Read more »
| Christopher Ruane
Our writer takes a look at the long-term outlook for Alphabet stock — and likes what he finds. Here’s why…
Read more »
| Christopher Ruane
With £15 a week to spare, our writer sets out how he would take a long-term approach to building a…
Read more »
| Ben McPoland
Compound interest is so powerful it creates its own snowball effect. Here’s how investing just £10 a day could lead…
Read more »
| Jon Smith
Jon Smith reviews two growth stocks with a large presence in the UK that he thinks could struggle with the…
Read more »
| Christopher Ruane
Our writer explains the steps he would take to try and generate £1,600 in dividends each year by investing £20,000…
Read more »
| Harshil Patel
Our writer shares two recent dividend shares he bought for his ISA. Both are listed on the FTSE 100 and…
Read more »
| Christopher Ruane
Christopher Ruane sets out three Warren Buffett investing principles he follows as he tries to boost his passive income streams…
Read more »
View All
Should you invest, the value of your investment may rise or fall and your capital is at risk. Before investing, your individual circumstances should be assessed. Consider taking independent financial advice.
To make the world Smarter, Happier, And Richer
Founded in 1993 by brothers Tom and David Gardner, The Motley Fool helps millions of people attain financial freedom through our website, podcasts, books, newspaper column, radio show and premium investing services.
Read more about us >

We have taken reasonable steps to ensure that any information provided by The Motley Fool Ltd, is accurate at the time of publishing. Any opinions expressed are the opinions of the authors only. The content provided has not taken into account the particular circumstances of any specific individual or group of individuals and does not constitute personal advice or a personal recommendation. No content should be relied upon as constituting personal advice or a personal recommendation, when making your decisions. If you require any personal advice or recommendations, please speak to an independent qualified financial adviser. No liability is accepted by the author, The Motley Fool Ltd or Richdale Brokers and Financial Services Ltd for any loss or detriment experienced by any individual from any decision, whether consequent to, or in any way related to the content provided by The Motley Fool Ltd; the provision of which is an unregulated activity.
The value of stocks, shares and any dividend income may fall as well as rise and is not guaranteed, so you may get back less than you invested. You should not invest any money you cannot afford to lose, and you should not rely on any dividend income to meet your living expenses. Stocks listed on overseas exchanges may be subject to additional dealing and exchange rate charges, administrative costs, withholding taxes and different accounting and reporting standards. They may have other tax implications, and may not provide the same, or any, regulatory protection. Exchange rate charges may adversely affect the value of shares in sterling terms, and you could lose money in sterling even if the stock price rises in the currency of origin. Any performance statistics that do not adjust for exchange rate changes are likely to result in an inaccurate portrayal of real returns for sterling-based investors.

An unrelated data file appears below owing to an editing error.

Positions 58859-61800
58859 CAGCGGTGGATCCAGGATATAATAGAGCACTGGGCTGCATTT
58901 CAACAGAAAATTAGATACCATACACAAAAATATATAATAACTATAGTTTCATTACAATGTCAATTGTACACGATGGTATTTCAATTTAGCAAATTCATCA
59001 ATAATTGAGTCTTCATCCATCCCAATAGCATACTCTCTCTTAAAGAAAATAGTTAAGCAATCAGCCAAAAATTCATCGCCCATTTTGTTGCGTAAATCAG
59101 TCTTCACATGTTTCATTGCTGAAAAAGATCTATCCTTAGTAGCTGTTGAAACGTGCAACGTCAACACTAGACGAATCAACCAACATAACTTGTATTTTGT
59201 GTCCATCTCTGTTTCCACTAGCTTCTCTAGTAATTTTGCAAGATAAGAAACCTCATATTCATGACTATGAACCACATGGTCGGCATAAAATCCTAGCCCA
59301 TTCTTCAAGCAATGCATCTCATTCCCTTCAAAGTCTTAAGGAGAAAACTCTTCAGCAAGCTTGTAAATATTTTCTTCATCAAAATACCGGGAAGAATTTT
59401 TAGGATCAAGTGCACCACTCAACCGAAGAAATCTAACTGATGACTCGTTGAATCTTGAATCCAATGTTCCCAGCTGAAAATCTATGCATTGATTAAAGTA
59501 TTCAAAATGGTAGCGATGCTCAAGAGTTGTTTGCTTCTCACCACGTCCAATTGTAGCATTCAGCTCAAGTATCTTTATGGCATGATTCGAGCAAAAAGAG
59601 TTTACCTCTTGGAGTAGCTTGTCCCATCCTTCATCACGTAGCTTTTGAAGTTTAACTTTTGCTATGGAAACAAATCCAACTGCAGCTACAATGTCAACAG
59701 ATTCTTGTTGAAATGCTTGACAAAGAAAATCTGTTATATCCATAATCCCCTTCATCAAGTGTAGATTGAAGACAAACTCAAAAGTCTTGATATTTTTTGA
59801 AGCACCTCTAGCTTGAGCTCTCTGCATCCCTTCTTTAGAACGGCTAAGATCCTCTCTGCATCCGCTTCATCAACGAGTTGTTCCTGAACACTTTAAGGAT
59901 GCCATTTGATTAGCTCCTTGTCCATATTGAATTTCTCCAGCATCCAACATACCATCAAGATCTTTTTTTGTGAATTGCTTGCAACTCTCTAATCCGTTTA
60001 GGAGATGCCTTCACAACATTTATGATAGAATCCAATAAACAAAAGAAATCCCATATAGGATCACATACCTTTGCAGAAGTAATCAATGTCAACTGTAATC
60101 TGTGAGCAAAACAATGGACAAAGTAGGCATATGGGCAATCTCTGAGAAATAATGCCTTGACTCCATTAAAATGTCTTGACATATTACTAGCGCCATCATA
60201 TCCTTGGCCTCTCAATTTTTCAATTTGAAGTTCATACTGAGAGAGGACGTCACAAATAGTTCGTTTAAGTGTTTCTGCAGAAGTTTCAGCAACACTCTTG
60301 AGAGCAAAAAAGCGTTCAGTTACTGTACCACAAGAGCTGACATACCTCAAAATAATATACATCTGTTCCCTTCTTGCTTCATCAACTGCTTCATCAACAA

Fool and The Motley Fool are both trading names of The Motley Fool Ltd. The Motley Fool Ltd is an appointed representative of Richdale Brokers & Financial Services Ltd who are authorised and regulated by the Financial Conduct Authority (FCA) (FRN: 422737). We publish information, opinion and commentary about consumer credit products, loans, mortgages, insurance, savings and investment products and services, including those of our affiliate partners.
The Motley Fool Ltd. Registered Office: 5 New Street Square, London EC4A 3TW. | Registered in England & Wales. Company No: 3736872. VAT Number: 188035783.
© 1998 – 2022 The Motley Fool. All rights reserved. The Motley Fool, Fool, and the Fool logo are registered trademarks of The Motley Fool Holdings Inc.

source

Related Posts

Leave a Reply

Your email address will not be published. Required fields are marked *